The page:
While undergoing a routine check up, the doctor presses on your lower abdomen and asks you if you feel any pain. He or she may be looking for ovarian cysts, small collections of fluid within the ovaries. Ovarian cysts don’t always indicate ovarian cancer, but they can, especially after menopause.
During the menstrual cycle, ovaries will frequently develop benign cysts, called functional cysts. In fact, you may not even know you have them. Cysts can range from no symptoms at all, to severe pain.
These cysts can also be part of other conditions, like endometriosis, which is not ovarian cancer, but rather another reproductive system disorder that occurs when the lining of the uterus grows in other places as well.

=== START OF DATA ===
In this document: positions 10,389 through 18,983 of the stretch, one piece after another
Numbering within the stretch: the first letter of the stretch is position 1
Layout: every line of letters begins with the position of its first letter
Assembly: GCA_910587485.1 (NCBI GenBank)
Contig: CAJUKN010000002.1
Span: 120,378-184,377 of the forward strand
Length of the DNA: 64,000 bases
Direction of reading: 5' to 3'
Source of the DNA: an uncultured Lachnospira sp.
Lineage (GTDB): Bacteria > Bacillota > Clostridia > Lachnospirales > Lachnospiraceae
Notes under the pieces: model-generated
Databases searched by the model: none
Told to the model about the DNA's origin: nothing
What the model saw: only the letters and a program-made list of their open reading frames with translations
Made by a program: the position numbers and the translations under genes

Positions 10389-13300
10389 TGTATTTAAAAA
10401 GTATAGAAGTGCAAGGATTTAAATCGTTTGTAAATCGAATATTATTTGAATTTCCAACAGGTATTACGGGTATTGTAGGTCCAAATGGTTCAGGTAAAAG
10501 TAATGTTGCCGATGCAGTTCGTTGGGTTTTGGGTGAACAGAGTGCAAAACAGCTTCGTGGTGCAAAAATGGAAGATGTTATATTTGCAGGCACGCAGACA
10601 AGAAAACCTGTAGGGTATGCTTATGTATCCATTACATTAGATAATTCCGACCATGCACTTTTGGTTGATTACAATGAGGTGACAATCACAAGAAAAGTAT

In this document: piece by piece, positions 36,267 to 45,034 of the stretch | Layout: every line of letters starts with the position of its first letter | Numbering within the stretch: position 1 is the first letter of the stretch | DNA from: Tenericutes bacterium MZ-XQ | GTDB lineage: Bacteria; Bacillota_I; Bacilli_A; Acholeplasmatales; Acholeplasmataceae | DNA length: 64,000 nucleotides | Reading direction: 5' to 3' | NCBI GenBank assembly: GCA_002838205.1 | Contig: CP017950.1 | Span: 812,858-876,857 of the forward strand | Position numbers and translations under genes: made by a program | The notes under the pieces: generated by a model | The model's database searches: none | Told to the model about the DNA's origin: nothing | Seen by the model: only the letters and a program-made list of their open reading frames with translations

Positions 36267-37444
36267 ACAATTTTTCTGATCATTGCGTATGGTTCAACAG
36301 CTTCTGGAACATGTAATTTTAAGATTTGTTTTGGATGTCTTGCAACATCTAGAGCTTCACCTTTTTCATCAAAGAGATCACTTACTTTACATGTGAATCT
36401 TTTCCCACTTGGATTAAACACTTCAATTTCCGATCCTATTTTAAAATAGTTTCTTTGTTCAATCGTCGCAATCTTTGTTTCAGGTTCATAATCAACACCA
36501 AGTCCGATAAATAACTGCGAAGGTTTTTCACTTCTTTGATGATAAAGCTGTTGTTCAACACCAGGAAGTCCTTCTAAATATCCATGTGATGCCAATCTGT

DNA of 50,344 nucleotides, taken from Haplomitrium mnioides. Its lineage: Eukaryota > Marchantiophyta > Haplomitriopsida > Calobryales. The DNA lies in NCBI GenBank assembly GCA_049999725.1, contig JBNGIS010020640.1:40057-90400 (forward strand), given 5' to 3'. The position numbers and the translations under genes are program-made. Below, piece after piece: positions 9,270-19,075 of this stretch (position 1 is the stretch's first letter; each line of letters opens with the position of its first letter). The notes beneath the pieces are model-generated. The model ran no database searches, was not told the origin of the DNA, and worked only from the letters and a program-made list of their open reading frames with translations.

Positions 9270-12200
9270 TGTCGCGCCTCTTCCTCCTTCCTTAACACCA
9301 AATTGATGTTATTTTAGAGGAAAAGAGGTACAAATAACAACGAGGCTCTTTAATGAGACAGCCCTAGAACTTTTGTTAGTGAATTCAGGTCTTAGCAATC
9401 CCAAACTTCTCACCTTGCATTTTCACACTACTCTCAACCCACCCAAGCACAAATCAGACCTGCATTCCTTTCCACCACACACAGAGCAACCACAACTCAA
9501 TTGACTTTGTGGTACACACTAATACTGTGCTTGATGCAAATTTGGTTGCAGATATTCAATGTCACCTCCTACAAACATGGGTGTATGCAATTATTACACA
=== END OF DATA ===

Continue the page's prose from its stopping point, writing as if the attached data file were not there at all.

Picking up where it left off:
In cases where symptoms are not noticeable or barely noticeable, cysts can be very difficult to diagnose. Women experiencing subtle symptoms report feeling gassy, lower abdominal pressure, or urinating more than normal. Some women also experience changes in bowel movements, or small changes in their gastrointestinal tract with benign or cancerous cysts.
When ovarian cysts are painful, they are easier to spot, but this is rare. Significant symptoms can include:
Most simple cysts are not cause for alarm and rarely develop into ovarian cancer. However, for women who have undergone menopause — typically between the ages of 50 and 70 — cysts are more likely to be ovarian cancer. A good rule of thumb is for anyone in that age group, or anyone with symptoms of an ovarian cyst that doesn’t go away, to be tested to determine if the cyst is cancerous. In menopausal women, these symptoms are not expected, so women experiencing them should consult their doctor.
A number of tests can be performed to determine if the cyst is cancerous or benign.